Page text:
Openwall GNU/*/Linux - a small security-enhanced Linux distro for servers
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Date: Fri, 11 Jan 2019 12:42:14 -0800
From: Dave Hansen <dave.hansen@...el.com>
To: Khalid Aziz <khalid.aziz@...cle.com>, juergh@...il.com, tycho@...ho.ws,
 jsteckli@...zon.de, ak@...ux.intel.com, torvalds@...ux-foundation.org,
 liran.alon@...cle.com, keescook@...gle.com, konrad.wilk@...cle.com
Cc: deepa.srinivasan@...cle.com, chris.hyser@...cle.com,
 tyhicks@...onical.com, dwmw@...zon.co.uk, andrew.cooper3@...rix.com,
 jcm@...hat.com, boris.ostrovsky@...cle.com, kanth.ghatraju@...cle.com,
 joao.m.martins@...cle.com, jmattson@...gle.com, pradeep.vincent@...cle.com,
 john.haxby@...cle.com, tglx@...utronix.de, kirill.shutemov@...ux.intel.com,
 hch@....de, steven.sistare@...cle.com, kernel-hardening@...ts.openwall.com,
 linux-mm@...ck.org, linux-kernel@...r.kernel.org,
 Andy Lutomirski <luto@...nel.org>, Peter Zijlstra <peterz@...radead.org>
Subject: Re: [RFC PATCH v7 00/16] Add support for eXclusive Page Frame
 Ownership

>> The second process could easily have the page's old TLB entry.  It could
>> abuse that entry as long as that CPU doesn't context switch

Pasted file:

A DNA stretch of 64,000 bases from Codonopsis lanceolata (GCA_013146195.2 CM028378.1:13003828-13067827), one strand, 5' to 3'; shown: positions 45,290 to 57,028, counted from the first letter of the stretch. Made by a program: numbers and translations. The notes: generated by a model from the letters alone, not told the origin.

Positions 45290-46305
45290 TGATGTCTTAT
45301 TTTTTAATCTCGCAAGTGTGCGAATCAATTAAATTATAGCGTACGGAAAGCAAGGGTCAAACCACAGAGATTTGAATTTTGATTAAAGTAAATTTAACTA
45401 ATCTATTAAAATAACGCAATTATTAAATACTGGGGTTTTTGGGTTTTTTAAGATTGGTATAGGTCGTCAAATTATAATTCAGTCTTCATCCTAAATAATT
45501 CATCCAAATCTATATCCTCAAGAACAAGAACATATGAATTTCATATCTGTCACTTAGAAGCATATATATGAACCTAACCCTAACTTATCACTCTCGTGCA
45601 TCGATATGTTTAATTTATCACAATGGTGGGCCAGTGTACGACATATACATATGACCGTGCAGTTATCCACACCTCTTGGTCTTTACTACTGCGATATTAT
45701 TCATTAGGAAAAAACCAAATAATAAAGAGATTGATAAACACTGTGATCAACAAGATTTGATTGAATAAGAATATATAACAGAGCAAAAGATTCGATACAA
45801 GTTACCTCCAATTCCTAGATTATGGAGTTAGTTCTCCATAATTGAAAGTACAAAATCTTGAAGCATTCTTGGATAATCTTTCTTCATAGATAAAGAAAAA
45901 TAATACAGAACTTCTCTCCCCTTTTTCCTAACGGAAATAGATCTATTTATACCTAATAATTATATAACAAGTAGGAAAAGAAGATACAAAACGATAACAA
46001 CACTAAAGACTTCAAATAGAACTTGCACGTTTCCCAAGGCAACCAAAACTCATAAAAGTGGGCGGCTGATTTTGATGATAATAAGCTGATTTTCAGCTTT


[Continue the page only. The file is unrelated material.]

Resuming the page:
>> (switch_mm_irqs_off()) or otherwise flush the TLB entry.
> 
> That is an interesting scenario. Working through this scenario, physmap
> TLB entry for a page is flushed on the local processor when the page is
> allocated to userspace, in xpfo_alloc_pages(). When the userspace passes
> page back into kernel, that page is mapped into kernel space using a va
> from kmap pool in xpfo_kmap() which can be different for each new
> mapping of the same page. The physical page is unmapped from kernel on
> the way back from kernel to userspace by xpfo_kunmap(). So two processes
> on different CPUs sharing same physical page might not be seeing the
> same virtual address for that page while they are in the kernel, as long
> as it is an address from kmap pool. ret2dir attack relies upon being
> able to craft a predictable virtual address in the kernel physmap for a
> physical page and redirect execution to that address. Does that sound right?

All processes share one set of kernel page tables.  Or, did your patches
change that somehow that I missed?

Since they share the page tables, they implicitly share kmap*()
mappings.  kmap_atomic() is not *used* by more than one CPU, but the
mapping is accessible and at least exists for all processors.

I'm basically assuming that any entry mapped in a shared page table is
exploitable on any CPU regardless of where we logically *want* it to be
used.


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